Triple-A syndrome (MIM 231550; also known as Allgrove syndrome) is an autosomal recessive disorder characterized by adrenocorticotropin hormone (ACTH)-resistant adrenal insufficiency, achalasia of the oesophageal cardia and alacrima. Whereas several lines of evidence indicate that triple-A syndrome results from the abnormal development of the autonomic nervous system, late-onset progressive neurological symptoms (including cerebellar ataxia, peripheral neuropathy and mild dementia) suggest that the central nervous system may be involved in the disease as well. Using fine-mapping based on linkage disequilibrium in North African inbred families, we identified a short ancestral haplotype on chromosome 12q13 (<1 cM), sequenced a BAC contig encompassing the triple-A minimal region and identified a novel gene (AAAS) encoding a protein of 547 amino acids that is mutant in affected individuals. We found five homozygous truncating mutations in unrelated patients and ascribed the founder effect in North African families to a single splice-donor site mutation that occurred more than 2,400 years ago. The predicted product of AAAS, ALADIN (for alacrima-achalasia-adrenal insufficiency neurologic disorder), belongs to the WD-repeat family of regulatory proteins, indicating a new disease mechanism involved in triple-A syndrome. The expression of the gene in both neuroendocrine and cerebral structures points to a role in the normal development of the peripheral and central nervous systems.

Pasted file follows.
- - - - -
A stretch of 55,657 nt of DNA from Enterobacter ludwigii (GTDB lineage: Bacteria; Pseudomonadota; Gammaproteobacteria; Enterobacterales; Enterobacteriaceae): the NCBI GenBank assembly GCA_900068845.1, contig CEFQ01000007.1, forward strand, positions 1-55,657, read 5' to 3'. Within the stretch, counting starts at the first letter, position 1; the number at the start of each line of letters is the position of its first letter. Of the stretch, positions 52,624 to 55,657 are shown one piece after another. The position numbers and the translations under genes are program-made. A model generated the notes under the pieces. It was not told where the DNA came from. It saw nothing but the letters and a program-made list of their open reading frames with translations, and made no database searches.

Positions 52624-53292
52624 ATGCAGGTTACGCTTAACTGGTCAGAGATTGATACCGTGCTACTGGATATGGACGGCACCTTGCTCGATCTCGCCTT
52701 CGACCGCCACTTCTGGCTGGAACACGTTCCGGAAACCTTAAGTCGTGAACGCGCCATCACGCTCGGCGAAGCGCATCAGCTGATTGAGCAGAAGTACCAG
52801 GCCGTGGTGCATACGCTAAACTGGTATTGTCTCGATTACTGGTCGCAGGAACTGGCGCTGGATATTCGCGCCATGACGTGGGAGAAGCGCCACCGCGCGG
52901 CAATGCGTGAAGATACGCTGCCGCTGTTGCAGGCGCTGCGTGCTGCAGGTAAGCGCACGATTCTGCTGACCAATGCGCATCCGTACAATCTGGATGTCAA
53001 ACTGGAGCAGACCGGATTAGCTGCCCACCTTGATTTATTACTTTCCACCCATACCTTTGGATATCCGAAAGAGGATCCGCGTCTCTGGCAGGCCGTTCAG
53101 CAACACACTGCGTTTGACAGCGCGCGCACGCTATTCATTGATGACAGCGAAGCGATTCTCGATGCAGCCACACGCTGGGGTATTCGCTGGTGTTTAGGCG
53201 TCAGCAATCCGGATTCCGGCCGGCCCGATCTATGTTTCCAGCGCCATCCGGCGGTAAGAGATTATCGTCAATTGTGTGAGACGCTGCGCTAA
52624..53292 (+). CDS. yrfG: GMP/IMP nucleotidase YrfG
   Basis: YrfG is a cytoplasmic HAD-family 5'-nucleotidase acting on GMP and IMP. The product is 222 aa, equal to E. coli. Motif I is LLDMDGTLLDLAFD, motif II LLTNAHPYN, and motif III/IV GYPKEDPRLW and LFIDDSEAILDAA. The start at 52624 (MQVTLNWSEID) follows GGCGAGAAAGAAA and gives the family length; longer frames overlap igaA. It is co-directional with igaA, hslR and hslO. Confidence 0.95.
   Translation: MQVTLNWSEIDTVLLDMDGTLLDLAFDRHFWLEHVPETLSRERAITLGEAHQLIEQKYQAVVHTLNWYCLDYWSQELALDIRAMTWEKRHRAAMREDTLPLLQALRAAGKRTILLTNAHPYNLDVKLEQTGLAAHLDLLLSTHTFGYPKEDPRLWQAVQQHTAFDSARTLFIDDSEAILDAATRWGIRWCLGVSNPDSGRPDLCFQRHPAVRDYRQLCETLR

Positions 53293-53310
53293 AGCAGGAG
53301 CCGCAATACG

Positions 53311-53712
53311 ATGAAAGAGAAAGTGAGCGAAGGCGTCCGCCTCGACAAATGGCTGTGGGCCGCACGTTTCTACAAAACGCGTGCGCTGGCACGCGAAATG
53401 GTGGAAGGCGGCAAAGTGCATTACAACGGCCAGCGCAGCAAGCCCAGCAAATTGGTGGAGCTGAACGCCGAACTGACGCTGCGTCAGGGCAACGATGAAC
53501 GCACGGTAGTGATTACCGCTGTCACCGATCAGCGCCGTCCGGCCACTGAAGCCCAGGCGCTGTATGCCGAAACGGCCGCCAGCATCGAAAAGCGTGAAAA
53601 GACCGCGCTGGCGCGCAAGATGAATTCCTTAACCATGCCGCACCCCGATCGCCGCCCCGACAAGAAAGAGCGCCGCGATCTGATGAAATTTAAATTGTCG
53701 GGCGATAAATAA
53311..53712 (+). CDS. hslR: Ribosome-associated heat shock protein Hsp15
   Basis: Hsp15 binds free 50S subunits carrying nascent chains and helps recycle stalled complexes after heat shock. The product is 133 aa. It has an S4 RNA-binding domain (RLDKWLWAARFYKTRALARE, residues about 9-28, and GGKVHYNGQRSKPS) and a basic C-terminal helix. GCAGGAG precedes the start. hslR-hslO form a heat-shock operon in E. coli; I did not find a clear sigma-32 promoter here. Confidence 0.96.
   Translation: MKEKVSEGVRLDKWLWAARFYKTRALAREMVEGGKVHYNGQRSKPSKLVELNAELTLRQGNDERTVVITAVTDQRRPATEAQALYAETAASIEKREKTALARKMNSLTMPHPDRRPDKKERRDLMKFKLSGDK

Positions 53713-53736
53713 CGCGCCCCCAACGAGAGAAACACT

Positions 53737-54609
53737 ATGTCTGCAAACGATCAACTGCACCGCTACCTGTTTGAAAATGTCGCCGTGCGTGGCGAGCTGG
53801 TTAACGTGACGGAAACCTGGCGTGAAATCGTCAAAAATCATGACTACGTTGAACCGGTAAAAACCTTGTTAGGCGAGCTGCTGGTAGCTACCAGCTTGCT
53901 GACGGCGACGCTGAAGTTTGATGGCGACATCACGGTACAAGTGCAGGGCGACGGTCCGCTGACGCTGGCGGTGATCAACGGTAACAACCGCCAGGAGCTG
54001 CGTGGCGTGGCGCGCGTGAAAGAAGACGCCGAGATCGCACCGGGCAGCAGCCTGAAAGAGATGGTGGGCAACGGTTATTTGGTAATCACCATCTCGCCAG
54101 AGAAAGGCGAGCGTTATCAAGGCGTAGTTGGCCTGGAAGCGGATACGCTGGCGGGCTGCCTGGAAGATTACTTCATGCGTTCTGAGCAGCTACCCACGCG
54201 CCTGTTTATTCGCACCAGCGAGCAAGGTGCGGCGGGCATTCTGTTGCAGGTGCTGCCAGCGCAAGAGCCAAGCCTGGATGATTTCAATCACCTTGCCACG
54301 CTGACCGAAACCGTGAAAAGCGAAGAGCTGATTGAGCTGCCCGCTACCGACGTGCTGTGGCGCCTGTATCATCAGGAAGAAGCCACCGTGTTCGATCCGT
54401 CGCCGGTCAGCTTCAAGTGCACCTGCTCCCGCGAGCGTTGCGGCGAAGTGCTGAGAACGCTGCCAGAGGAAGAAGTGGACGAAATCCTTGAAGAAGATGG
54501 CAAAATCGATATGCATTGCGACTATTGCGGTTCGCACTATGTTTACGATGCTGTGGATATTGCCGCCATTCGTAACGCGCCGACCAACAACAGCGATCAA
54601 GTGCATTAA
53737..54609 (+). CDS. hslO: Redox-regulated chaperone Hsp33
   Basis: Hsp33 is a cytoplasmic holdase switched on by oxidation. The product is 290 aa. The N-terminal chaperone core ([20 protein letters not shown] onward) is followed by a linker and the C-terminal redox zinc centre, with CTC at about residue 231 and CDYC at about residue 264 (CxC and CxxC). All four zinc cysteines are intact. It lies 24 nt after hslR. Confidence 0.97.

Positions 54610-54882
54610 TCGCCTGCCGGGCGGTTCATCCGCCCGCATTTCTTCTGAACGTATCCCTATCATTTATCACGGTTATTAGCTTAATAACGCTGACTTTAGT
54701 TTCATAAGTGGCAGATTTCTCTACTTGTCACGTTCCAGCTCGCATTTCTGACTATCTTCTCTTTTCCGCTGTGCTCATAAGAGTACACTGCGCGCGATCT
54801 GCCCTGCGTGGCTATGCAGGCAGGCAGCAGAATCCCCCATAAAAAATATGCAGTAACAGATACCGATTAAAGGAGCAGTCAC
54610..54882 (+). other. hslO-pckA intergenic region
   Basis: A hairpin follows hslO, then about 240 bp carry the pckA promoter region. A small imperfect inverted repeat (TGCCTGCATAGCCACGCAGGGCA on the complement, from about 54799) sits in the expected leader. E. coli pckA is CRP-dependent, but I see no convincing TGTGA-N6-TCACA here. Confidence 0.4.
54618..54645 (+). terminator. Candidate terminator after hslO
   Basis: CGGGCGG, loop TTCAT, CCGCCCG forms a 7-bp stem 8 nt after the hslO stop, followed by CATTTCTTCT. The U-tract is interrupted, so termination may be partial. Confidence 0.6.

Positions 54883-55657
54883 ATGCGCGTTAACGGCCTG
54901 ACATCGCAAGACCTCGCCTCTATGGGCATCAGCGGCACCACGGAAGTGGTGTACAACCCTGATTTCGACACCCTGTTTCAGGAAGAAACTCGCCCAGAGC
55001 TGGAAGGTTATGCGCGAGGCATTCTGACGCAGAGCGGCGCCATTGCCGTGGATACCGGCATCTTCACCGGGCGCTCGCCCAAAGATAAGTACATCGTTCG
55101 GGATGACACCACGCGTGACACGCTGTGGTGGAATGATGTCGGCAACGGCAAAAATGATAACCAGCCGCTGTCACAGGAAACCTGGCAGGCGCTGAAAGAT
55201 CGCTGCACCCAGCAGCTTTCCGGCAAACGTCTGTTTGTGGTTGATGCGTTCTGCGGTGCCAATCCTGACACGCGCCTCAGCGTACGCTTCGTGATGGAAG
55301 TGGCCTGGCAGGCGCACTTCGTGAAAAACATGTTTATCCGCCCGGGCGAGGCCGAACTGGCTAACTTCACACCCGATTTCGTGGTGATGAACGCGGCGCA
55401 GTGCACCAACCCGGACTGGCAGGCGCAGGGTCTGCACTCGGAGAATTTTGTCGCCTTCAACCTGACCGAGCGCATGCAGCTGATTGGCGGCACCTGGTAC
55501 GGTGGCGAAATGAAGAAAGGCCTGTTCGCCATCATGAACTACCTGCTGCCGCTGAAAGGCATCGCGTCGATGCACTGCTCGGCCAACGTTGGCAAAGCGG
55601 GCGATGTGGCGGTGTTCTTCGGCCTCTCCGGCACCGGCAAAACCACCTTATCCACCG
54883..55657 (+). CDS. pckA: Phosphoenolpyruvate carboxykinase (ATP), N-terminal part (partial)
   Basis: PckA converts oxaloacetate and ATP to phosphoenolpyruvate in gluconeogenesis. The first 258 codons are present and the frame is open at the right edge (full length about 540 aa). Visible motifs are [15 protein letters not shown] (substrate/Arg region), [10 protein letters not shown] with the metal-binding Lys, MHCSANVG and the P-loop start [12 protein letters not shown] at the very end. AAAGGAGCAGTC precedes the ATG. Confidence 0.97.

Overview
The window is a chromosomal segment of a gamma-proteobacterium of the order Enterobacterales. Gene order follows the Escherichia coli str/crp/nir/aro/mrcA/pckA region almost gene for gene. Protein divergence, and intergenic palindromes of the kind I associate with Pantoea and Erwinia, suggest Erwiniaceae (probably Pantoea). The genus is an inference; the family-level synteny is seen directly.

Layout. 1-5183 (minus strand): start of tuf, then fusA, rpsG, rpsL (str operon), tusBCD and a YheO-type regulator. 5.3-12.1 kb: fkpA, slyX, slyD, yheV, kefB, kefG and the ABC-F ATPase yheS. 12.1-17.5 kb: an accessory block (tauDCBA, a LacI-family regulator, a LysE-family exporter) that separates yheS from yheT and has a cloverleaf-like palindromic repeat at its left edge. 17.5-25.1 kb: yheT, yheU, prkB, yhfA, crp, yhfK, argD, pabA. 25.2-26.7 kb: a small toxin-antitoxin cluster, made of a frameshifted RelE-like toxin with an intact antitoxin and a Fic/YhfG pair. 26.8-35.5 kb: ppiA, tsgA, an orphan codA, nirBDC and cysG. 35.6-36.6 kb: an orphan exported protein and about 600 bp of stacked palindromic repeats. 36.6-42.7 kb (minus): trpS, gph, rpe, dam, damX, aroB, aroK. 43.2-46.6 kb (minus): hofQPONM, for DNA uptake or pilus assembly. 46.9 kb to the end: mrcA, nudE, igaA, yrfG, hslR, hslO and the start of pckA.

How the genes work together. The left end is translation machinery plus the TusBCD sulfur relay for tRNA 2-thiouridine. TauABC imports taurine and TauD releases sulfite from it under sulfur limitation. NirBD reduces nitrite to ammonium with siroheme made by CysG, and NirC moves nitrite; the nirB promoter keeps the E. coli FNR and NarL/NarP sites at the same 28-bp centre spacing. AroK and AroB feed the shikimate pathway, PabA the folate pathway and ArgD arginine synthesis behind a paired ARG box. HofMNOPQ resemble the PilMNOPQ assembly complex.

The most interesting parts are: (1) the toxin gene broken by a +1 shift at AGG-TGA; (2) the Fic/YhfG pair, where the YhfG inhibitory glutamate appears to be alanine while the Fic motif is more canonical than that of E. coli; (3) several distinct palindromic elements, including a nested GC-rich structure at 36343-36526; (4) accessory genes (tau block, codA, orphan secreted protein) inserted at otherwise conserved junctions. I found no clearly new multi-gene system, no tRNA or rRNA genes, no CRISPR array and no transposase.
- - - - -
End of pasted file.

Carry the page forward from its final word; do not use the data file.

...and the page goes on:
Author and article information

                Horm Res Paediatr
                Hormone Research in Paediatrics
                S. Karger AG
                November 2014
                18 September 2014
                : 82
                : 5
                : 338-343
                aLR11IPT05, Laboratoire de Génomique Biomédicale et Oncogénétique, Institut Pasteur de Tunis, Université de Tunis El Manar, bService d'Endocrinologie, Hôpital Charles-Nicolle, and cService d'Endocrinologie, Institut de Nutrition, Tunis, Tunisia
                Author notes
                *Youssef Lakhoua, Département d'Endocrinologie, Hôpital Charles-Nicolle, Boulevard 9 Avril 1938, Tunis 1006 (Tunisia), E-Mail laksoso@yahoo.fr
                365888 Horm Res Paediatr 2014;82:338-343
                © 2014 S. Karger AG, Basel

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                Figures: 2, Tables: 2, Pages: 6